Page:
Moments Worth the Fight

It’s exhausting. Honestly, some days I wonder how we keep fighting. Some days I want to give up because I am frustrated and I am tired. The constant nagging of not knowing what is going on gets exhausting. But as I was pulling his meds this morning, waiting on a return call from his neurologist I thought – If I am this tired of being scared and not knowing and the constant fight, imagine how he feels.

But he’s not. He keeps going. Fighting.

And I thought of Diva, how she would feel if he quit fighting. If we all quit fighting. How when and if that day comes she will just be destroyed without ‘her baby’. Because that’s what her two year old brother is to her – she refers to him as ‘my baby’. Come here my baby. Hug me my baby. Mommy, what did you do to my baby – and don’t tell me you ate him again. (love playing hide the baby).

And then I thought about how I would feel in that moment. And the air rushed out of my chest and my eyes filled with tears. Just the thought literally sucks the air out of the room.

So every bit of fear, frustration and terror of it all is worth it for every second we get to stay here in our world. Its rough and its tough on everyone. We have a new nurse and her first day of work ended up being in a ER with us post seizure. And she just kept remarking on how much of a trooper Diva is. How at 10:30pm on a school night she was still going. She was calm, acting like a good child despite being cooped in a ER room for hours. Not a ‘normal child’ who would be climbing the walls and going stir crazy by that point (with every right!) but seemingly on her best behavior.

It’s a rough life. And its challenging and frustrating. And down right terrifying because every moment is focused on life and death. Death. It’s a staggering word on a typical basis – but in the same thought as your child, its a debilitating word.

So today, we take on the seizures again. Not knowing why or for how long this time.

But the moments are worth the fight. So we battle through the exhaustion and the fears and the frustration. Mommy puts on her big girl panties and we strive to LIVE another day.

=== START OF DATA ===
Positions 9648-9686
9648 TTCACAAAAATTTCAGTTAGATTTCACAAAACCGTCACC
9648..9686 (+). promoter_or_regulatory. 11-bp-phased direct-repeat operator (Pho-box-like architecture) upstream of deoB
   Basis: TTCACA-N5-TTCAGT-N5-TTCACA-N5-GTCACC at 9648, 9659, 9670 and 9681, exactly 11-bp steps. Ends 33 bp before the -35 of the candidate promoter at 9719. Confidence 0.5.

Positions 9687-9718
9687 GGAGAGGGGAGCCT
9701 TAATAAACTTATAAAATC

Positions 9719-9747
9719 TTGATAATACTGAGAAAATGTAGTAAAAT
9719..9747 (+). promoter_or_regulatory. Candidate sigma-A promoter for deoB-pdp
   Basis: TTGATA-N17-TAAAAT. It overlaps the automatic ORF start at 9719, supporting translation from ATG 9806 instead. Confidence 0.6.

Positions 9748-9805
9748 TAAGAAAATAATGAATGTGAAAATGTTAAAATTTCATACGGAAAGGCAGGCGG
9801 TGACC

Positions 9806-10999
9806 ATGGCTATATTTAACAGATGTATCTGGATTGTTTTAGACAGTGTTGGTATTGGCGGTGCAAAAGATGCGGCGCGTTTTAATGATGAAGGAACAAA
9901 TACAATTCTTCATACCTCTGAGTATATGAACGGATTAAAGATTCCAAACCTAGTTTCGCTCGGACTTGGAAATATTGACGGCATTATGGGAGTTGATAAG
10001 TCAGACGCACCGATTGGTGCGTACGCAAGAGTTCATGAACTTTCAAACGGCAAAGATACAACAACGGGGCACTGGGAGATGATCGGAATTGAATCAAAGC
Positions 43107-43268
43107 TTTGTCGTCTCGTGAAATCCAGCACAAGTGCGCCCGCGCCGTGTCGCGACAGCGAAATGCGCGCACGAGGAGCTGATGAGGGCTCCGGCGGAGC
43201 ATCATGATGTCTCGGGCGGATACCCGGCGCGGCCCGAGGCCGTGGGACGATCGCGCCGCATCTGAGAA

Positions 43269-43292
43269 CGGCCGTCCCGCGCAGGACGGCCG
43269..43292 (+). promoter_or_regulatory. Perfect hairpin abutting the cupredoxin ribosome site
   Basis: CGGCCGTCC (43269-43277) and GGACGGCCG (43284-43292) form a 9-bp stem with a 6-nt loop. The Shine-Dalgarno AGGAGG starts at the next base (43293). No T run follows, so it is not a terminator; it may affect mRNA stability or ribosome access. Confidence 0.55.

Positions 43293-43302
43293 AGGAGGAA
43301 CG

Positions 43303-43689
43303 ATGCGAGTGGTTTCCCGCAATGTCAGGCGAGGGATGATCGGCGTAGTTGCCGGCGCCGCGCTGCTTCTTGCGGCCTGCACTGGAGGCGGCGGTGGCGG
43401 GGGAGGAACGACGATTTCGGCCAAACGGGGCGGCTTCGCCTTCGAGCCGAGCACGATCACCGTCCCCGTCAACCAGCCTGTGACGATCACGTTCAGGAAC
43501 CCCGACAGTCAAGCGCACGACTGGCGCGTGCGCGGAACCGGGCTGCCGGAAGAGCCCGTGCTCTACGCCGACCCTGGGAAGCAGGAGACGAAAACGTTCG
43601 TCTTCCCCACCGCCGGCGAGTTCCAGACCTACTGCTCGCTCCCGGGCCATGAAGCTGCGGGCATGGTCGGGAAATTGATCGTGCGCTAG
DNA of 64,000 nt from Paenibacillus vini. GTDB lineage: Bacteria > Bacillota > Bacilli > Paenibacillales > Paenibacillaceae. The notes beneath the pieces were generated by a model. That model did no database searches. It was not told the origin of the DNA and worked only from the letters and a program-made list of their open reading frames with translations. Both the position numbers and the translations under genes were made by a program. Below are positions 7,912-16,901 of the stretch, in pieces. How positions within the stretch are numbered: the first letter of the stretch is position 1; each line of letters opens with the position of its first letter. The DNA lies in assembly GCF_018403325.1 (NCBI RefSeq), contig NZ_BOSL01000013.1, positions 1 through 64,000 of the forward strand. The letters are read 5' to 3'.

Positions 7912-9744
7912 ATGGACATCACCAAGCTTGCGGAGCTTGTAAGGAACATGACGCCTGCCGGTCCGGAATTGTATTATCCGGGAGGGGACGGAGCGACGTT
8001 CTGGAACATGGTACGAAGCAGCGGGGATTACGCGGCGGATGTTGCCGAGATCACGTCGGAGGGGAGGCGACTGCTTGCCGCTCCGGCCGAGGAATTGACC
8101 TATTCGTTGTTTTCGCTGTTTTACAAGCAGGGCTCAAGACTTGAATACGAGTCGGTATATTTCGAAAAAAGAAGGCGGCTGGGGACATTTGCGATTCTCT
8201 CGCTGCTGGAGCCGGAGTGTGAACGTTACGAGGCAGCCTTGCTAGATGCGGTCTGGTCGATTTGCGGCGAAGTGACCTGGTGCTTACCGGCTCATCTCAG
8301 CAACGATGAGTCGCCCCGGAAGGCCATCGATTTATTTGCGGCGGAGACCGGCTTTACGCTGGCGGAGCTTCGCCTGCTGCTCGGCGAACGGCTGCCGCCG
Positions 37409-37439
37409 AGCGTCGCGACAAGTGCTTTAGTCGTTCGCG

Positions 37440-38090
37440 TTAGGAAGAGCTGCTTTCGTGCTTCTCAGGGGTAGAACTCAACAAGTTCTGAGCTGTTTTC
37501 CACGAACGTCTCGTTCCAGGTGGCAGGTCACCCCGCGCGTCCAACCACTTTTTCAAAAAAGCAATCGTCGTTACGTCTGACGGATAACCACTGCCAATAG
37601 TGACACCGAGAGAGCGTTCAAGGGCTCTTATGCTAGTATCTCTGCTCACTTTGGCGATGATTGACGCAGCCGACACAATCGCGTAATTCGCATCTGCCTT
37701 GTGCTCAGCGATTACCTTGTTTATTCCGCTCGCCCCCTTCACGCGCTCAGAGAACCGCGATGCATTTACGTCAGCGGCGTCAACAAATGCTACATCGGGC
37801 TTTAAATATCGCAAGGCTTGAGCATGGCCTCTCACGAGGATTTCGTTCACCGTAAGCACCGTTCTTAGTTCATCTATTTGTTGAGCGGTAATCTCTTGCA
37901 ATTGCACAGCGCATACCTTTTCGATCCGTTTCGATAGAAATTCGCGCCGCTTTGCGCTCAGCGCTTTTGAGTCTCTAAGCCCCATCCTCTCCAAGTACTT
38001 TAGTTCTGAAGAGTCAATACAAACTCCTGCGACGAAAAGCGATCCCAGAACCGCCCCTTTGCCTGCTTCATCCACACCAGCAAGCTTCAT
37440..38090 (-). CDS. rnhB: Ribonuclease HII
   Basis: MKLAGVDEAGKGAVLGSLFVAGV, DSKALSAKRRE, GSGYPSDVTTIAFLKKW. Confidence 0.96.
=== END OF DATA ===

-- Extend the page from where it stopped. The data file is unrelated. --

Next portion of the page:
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Here a Doctor, There a Doctor – everywhere a..

Just a quick update – I wanted to share with you all of our doctors. I will be updating throughout the rest of the month all of the current statuses with these doctors to give you a better idea of what our months look like but for now I am going to list all of our doctors and specialties and if you have any questions please comment below or message me!

 

Neurologist – for brain management and seizure monitoring

Endocrinologist – for Diabetes Insipidus, Addisons, Thyroid, all hormones and glandular issues as well as growth.

Pediatrician – the baseline of course

Pulmonologist – lungs, keeps us breathing!

Chiropractor – for alignment due to neuro-muscular issue that arise from Cerebral Palsy.

Opthamological Surgeon – performed the surgery to correct his Retinopathy of Prematurity (ROP) 

Opthamologist – eye doctor

Nephrologist – kidney doctor

Orthopedic – spinal alignment

ENT – awaiting first appointment

 

pretty sure I forgot some off the top of my head but that puts us in a good place to start the year. More to come!

 

Product of Faith – A Miracle in the Making

Yesterday, I was sitting at the bank taking care of unfortunate business and it was our nurse’s day off so I had Superman running around with me. Banks, also not his favorite place to be. But the woman and I started a conversation about none other than Superman. She asked me the one question that makes me cringe right out of my chair: So is he ever going to get better and be just fine? Please, I encourage you, if you meet a parent of a child in a wheelchair, especially if she just told you he has brain damage, please don’t use the words just fine in a sentence. It makes us cringe. But regardless, I smiled and explained that no, unless drastic measures are taken this is what his life is like. And with a smile on my face.

But the next statement is what got me thinking. He’s such a miracle. This is of course not the first time I have heard it and I have even said it myself numerous times. But it hit me yesterday that he is NOT a miracle…. yet. 

He is a product of faith.

In the first moments after that bleed, he became a small miracle. He was in the presence of doctors in a medical facility that had the capabilities to sustain his life. That day I had to put my faith in medicine and believe that we were where God needed us to be to set us on this journey. Now, of course I didn’t see it that way at all at the time. I cursed God to everyone that would listen. Including my mother-in-law who I remember saying some very horrible things to about ‘her God’. Lucky for me, after having a baby at 27 weeks from a horrible emergency cesarean you get a little leeway to be hormonal and crazy.